We are heading in that direction in Britain. Policemen behave like that because ministers encourage them to think that they and the government which they represent are above the law. A few days ago, a British policeman brutally assaulted a middle-aged man as he walked home from work. The man died a few minutes later. At a memorial protest about that death, another policeman, his identification number deliberately obscured, struck a small woman across the face with a heavily-gloved hand and then thoughtfully and deliberately hit her legs with a telescopic baton. The government and decent policemen (the majority) are as appalled as the rest of us, but it is the government which has created the climate in which a policeman thinks this is the right way to behave. Several elements, tenuously linked to each other, bring us to this. Read the rest of this entry »

How safe is safe harbor?

February 10, 2009

I spoke on safe harbor on a panel at LegalTech sponsored and led by LDSI. Does it give as much protection as its proponents aver? Why is Europe so concerned about data privacy anyway?

It is a beguiling expression, safe harbor. You picture small boats rocking gently in the sunlight behind a stout sea wall whilst the storms rage beyond. Your precious cargo of data shipped from Spain or Italy is protected from the threatening clouds marked “SEC” and “IRS” and can be processed and reviewed in peace by your trusty crew. European data controllers can sleep peacefully at night confident that they are protected from marauding information commissioners and angry data subjects.

Safe harbor

Such is the appeal of the expression “safe harbor” that America started using it simultaneously for more than one completely different concept. One is the registration mechanism thrashed out between the European Commission and the US Department of Commerce in 2000 to mitigate the commercial impact for US companies of the EU Directive 95/46/EU of 1995 on the Processing of Personal Data. Another protects ISPs from copyright infringements by their users. The expression also occurs in Evidence Rule 510 to do with waiver of privilege. This article relates to data privacy. Read the rest of this entry »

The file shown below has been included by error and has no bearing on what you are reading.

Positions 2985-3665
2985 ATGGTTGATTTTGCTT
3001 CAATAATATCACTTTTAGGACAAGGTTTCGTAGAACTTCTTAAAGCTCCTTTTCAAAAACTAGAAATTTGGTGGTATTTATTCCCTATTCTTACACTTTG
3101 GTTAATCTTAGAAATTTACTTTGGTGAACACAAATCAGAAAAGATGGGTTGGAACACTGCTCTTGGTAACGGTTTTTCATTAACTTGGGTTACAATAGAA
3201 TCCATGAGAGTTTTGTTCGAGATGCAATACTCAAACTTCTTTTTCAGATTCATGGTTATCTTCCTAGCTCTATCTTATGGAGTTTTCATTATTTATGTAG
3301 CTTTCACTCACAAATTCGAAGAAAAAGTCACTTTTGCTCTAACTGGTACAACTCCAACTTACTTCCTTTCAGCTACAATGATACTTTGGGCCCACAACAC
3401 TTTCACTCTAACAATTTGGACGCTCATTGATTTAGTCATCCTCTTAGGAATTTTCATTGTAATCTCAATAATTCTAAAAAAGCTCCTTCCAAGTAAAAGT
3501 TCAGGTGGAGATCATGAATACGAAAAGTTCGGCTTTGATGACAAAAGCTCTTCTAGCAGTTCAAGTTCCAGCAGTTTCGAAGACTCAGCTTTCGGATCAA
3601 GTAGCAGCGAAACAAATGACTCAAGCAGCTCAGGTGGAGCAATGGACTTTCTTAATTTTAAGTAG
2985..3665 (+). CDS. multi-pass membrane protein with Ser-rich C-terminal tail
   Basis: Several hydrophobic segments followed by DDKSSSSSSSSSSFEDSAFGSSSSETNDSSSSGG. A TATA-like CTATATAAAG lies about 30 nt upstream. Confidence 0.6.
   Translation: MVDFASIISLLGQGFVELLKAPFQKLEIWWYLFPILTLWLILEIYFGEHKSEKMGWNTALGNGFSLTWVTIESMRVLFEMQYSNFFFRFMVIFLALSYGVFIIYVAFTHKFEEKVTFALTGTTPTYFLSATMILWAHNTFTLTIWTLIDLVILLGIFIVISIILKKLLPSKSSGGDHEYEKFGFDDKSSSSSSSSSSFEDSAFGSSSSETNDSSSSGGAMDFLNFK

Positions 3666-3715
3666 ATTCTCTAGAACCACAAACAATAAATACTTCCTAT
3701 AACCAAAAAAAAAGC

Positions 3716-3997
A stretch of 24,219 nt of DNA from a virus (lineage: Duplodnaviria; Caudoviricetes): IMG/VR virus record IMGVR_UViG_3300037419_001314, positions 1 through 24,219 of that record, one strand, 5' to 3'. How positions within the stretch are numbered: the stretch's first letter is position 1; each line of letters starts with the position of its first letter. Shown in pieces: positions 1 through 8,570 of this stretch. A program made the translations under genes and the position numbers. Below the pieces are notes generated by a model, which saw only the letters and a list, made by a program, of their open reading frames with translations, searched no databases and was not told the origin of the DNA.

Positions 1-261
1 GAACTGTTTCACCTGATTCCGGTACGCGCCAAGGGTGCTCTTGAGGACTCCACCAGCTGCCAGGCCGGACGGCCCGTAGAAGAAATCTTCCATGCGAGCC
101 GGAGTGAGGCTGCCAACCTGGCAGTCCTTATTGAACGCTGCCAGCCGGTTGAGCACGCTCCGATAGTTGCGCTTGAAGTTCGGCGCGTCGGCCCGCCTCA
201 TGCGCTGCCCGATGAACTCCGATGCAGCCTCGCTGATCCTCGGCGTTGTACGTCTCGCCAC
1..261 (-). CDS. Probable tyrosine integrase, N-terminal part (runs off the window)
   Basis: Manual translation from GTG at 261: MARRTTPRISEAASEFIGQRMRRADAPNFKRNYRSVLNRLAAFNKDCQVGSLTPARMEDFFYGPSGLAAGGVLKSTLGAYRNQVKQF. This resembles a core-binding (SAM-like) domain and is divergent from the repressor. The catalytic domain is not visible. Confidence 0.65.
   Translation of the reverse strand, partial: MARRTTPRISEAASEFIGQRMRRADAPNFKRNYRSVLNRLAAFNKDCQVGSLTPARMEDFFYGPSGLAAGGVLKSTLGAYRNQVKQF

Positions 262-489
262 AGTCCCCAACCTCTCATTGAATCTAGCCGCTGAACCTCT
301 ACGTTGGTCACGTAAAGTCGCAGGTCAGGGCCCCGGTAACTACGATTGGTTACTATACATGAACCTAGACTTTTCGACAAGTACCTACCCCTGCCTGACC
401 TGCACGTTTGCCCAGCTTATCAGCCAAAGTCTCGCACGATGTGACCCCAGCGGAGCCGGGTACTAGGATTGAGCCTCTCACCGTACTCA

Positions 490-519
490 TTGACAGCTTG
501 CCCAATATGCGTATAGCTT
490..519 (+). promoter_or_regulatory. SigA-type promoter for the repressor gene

OutIndex releases E-Discovery engine

January 27, 2009

OutIndex, the electronic discovery software company has added another string to its bow with the release of three Microsoft .NET components to allow others to build their own e-discovery applications.

Between them, the three components provide the tools for extracting metadata, searching data and printing electronic documents and e-mail messages to .TIFF or .PDF. These are the same primary components as those which OutIndex uses in its main processing system. OutIndex’s increasingly informative web site includes a page on its E-Discovery Engine as well as the rest of its widely-scaled product range, from its flagship application OutIndex E-Discovery down to its desk-top application eDiscoveryXpress for in-house processing. Read the rest of this entry »

Epiq opens in Brussels

January 7, 2009

Epiq Systems, Inc. have opened an office in Brussels to provide support for clients involved in pan-European and global litigation and regulatory investigations. Epiq is best known for its DocuMatrix review platform and for corporate insolvency, as well as for litigation work.

An Epiq team will be permanently based in Brussels which, as International Managing Director Greg Wildisen put it, is “in the heart of the European Union and alongside policy-making institutions”. Read the rest of this entry »